Does the inclusion of a cost attribute in forced and unforced choices matter? Results from a web survey applying the discrete choice experiment

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The cost attribute is of particular importance in discrete choice experiments, and this study is the first to explore the effect of a cost attribute on both forced and unforced choices. Patients' preferences for organisational characteristics in general practice in Denmark are elicited, and the cost attribute is operationalised as user fees for the consultation. A representative sample of 1435 respondents from the Danish population answered the discrete choice experiment in a web-based questionnaire with a random split including/excluding the cost attribute. The two groups were asked to make both forced and unforced choices in each choice set. Our results show that in the unforced choice utility and scale parameters were not affected and the rank order remained the same when a cost attribute was included. In the forced choice the test of equal utility parameters was rejected, and rank order, marginal rates of substitution, and variance was shown to differ between the two groups. We observed that the inclusion of a cost attribute tended to change underlying choice behaviour. Evidence of potential dominant preferences was found in all splits.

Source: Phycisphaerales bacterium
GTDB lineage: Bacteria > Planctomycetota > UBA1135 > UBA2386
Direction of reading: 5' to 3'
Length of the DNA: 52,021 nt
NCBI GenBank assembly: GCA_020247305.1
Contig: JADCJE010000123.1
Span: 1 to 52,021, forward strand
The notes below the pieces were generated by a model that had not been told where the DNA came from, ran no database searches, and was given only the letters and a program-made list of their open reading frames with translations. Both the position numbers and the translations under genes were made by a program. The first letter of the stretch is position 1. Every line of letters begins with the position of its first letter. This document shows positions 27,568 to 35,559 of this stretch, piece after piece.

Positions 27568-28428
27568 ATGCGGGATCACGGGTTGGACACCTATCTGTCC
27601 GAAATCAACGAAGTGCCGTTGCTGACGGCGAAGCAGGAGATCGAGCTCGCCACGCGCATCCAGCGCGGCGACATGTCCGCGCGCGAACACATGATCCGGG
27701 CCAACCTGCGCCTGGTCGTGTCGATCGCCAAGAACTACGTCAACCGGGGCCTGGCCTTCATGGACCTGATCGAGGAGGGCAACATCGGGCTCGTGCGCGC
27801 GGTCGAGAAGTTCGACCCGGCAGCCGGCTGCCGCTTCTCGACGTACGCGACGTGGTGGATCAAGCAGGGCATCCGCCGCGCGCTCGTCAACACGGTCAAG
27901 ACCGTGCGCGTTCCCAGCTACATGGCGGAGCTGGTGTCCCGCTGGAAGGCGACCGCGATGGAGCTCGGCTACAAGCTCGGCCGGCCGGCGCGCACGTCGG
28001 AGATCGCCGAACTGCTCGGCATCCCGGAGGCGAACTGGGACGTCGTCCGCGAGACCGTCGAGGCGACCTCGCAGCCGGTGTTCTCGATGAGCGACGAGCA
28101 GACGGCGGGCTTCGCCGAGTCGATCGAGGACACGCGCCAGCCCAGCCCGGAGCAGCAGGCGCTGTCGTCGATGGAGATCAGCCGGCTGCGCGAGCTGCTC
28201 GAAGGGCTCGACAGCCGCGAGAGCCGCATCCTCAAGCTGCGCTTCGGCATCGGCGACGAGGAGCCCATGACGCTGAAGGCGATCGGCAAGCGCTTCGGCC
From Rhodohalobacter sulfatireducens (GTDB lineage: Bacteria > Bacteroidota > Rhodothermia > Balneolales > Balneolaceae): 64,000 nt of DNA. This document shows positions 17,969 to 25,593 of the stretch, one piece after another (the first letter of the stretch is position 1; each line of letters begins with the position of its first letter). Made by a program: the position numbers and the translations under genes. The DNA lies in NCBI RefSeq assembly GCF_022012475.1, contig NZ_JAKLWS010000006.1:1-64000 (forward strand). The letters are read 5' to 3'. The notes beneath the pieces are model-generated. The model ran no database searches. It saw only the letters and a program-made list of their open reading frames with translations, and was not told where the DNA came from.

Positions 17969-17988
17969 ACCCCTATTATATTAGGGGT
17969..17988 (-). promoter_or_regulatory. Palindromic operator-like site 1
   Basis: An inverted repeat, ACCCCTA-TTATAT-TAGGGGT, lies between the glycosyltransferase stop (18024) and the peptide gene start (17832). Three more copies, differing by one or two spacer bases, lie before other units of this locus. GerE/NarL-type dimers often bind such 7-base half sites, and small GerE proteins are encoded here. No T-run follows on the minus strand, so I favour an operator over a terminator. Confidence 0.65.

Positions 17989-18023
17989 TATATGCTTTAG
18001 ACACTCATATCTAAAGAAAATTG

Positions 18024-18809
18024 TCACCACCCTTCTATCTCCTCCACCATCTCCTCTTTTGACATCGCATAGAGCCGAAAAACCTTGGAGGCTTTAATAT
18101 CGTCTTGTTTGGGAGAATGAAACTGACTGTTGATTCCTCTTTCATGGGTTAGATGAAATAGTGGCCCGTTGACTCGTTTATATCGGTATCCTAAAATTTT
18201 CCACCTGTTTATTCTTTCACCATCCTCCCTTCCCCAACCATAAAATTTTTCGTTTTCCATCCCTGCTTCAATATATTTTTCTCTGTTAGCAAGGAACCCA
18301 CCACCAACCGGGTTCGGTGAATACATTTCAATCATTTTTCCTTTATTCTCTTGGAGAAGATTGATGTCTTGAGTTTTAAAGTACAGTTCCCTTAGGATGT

Original languageEnglish
JournalJournal of Choice Modelling
Issue number3
Pages (from-to)88-109
Number of pages22
Publication statusPublished - 2011

    Research areas

  • Cost attribute, Discrete choice experiment, Dominant preference, Forced and unforced choice, Status quo

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